Frederick James Bishop

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Frederick James Bishop
Bishop Frederick.jpg
Western Mail 4 Oct 1918 page 21
Personal Information
Date of Birth 11 Mar 1894
Place of Birth Mundijong, Western Australia
Death 23 Jun 1918
Place of Death Somme Valley east of Amiens
Age at Enlistment 22 years, 3 months
Description 5' 11½" (1.82m) tall ; 152 lbs
68.946 kg
; medium complexion ; blue eyes ; light hair
Occupation Farrier
Religion Church of England
Address Anstey street, Mundijong, Western Australia
Next of Kin Mother , Mrs Margaret Bishop
Military Information
Reg Number 1897
Date of Enlistment 21 Jun 1915
Rank Sergeant
Unit/Formation 28h Battalion, 3rd Reinforcement, transferred to 32nd Battalion, D Company / 8th Brigade, 5th Division
Date of Embarkation 2 Sep 1915 ‒ unknown
"unknown" contains an extrinsic dash or other characters that are invalid for a date interpretation.
Ship Embarked On HMAT A68 Anchises
Fate Wounded in Action 19 Jul 1916 at Fromelles
Killed in Action 23 Jun 1918 in the Somme
Monument Mundijong School Roll of Honour
Mundijong Honour Roll
ANZAC Memorial Park (Byford)
Canning Honour Roll
Australian War Memorial
Medals 1914-15 Star
British War Medal
Victory Medal

Pre War

War Service

A member of the 3rd reinforcement draft for the 28th Battalion, Fred trained at Blackboy Hill camp before being shipped to a holding unit in Egypt.

Although he was taken on strength by the 28th Battalion on 12 Oct 1915, he had joined the 28th Battalion in the field on the evening of the 11th October when they were located on Lower Cheshire Ridge. Admitted to 7th Field Ambulance ill on 31 Oct 1915, but appears to have remained with the 28th Battalion until their return to Egypt. During November they were engaged primarily on working parties and on beach fatigues. Early December was spent at Russell's Top, and on 12 Dec 1915 they were relieved by the 20th Battalion and were evacuated to Lemnos Island. On 6 Jan 1916 the battalion embarked on HMT Ausonia for Alexandria.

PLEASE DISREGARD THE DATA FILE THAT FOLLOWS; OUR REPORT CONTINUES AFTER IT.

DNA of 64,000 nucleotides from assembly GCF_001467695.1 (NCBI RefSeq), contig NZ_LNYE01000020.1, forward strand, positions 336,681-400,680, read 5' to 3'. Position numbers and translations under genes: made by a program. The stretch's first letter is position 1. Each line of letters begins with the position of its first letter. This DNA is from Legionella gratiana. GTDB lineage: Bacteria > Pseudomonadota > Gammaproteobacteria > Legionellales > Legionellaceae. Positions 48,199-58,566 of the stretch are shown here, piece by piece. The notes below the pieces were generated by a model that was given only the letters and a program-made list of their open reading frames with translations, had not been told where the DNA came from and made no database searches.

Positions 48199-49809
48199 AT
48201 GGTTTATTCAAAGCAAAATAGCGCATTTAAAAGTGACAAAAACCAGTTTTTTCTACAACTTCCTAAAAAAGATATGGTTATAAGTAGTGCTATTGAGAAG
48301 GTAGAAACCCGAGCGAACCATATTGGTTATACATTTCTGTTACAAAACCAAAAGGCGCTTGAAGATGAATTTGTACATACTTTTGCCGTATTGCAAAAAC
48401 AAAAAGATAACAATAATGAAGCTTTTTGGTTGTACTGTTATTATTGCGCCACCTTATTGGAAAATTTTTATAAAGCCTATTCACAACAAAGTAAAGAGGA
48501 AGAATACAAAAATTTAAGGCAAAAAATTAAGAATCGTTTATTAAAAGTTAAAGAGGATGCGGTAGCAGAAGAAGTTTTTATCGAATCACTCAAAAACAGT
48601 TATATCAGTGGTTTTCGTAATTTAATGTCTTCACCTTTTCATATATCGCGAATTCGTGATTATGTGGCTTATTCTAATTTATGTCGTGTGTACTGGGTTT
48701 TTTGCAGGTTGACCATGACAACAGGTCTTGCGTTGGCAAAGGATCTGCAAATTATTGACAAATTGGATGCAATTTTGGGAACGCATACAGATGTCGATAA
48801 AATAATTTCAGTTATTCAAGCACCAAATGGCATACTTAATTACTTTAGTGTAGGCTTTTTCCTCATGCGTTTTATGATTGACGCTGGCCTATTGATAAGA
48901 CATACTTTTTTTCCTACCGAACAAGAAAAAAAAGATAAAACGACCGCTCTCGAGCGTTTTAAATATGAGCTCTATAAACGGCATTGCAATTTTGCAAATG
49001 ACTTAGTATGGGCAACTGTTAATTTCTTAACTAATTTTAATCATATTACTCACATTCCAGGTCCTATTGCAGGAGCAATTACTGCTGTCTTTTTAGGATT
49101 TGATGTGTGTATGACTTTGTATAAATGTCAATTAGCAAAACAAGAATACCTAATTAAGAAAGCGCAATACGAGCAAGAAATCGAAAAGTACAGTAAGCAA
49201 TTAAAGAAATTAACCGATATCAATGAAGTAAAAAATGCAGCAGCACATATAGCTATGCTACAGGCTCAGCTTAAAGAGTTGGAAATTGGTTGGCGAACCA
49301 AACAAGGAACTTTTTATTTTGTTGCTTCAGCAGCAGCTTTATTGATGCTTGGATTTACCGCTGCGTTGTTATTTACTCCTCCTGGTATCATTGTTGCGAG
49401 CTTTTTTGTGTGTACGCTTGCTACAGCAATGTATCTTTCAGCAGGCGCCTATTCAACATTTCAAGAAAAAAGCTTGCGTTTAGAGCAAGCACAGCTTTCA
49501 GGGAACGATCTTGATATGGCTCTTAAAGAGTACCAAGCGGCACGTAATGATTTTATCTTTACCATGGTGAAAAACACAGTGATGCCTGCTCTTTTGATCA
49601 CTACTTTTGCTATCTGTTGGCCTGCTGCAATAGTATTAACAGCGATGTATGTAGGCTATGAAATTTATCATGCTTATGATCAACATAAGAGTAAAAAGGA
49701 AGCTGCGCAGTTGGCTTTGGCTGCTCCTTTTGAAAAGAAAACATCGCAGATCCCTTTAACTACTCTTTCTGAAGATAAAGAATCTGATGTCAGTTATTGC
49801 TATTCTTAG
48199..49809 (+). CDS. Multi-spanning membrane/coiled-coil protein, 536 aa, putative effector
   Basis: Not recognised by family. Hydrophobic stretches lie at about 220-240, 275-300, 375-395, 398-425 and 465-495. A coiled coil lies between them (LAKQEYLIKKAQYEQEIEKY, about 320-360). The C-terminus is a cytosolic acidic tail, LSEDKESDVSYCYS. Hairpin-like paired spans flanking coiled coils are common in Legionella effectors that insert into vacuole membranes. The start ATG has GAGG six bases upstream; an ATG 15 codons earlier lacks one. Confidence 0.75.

Fred was transferred to the 32nd Battalion in Egypt as part of the doubling of the size of the AIF on 10 Mar 1916. He was appointed a Lance Corporal on 26 May 1916. Along with the rest of his unit, he left Alexandria on 18 Jun 1916 aboard HMT Transylvania for Marseilles in France, arriving there on the 23 Jun 1916. Then by train to Steenbecque, and then by foot to Morbecque where they went into camp on 26 Jun 1916.

Within a short time of their being introduced to the front line trenches they were engaged in what became the Battle for Fromelles. While the unit's War Diary doesn't speak of enemy shellfire on 19 Jul 1916, it would have occurred during both the attack, and afterwards as they sought to hold the ground that they had won. Fred's injury was caused by a shell - a wound to his arm during an attack near Fleurbaix in the northern sector of the battle for Fromelles. Admitted to the 3rd Canadian Hospital in Boulogne, he was back with his unit on 15 Aug 1916.

On 26 Aug 1916 he was ill and he re-entered hospital until 15 Sep 1916. On 16 Oct 1916 he was sent to the 4th Army School and promoted to Sgt, but soon after was again ill and entered hospital with Trench Feet. This time he was evacuated to England on HMHS St Andrew and entered the Reading War Hospital.

In March 1917 he was fit to begin the journey back to his unit via a training course for Sergeants, some leave, and the inevitable depot units, reaching the 32nd Battalion on 23 Feb 1918. Fred was engaged with his unit and all the Australian units in stopping the German advance on Amiens, before participating in concerted attacks on the German positions in the Somme region during the remained of 1918. D Company of the 32nd Battalion entered front line trenches on 21 Jun 1918 near the Somme River. Fred's Red Cross file [1] entry quotes Pte W. Anderson who on 6 Aug 1918 described Fred's death .....

"We were in supports between Sailly-Laurette and Morlancourt when a shell landed on a dug out where Sgt Bishop was resting, he was buried by the fall of earth and died instantaneously. When we pulled him out he was practically in pieces. I don't know where he was buried."

Capt Crinks and Cpl Shilcock were also buried with him by the shell burst. Apparently they had just returned from a raid at about 10:00am and were being relieved when the shell landed. Capt Crinks who had led the raid was wounded and taken to the Casualty Clearing Station. Another member of his unit 6240 Private A.J. Grimwade said

"Near Dernancourt in June, when we had just got back from a raid about 10:00 in the morning, and were being relieved, a shell landed and buried up 3 men, Bishop, Capitan Drinks and Corporal Shilcock. I went up to help dig them out. We found Bishop's body and he was taken for burial to the R.A.P. where there were others buried."

Fred is also listed on the Canning War Memorial as his parents moved there prior to the end of the war.

  • Commonwealth War Graves Commission
  • Commonwealth War Graves Commission


Buried Heath Cemetery (Plot VII, Row G, Grave 6)

  1. "Australian Red Cross Wounded and Missing Files - Frederick James Bishop". Australian War Memorial. 2018. Retrieved 2 May 2018. 

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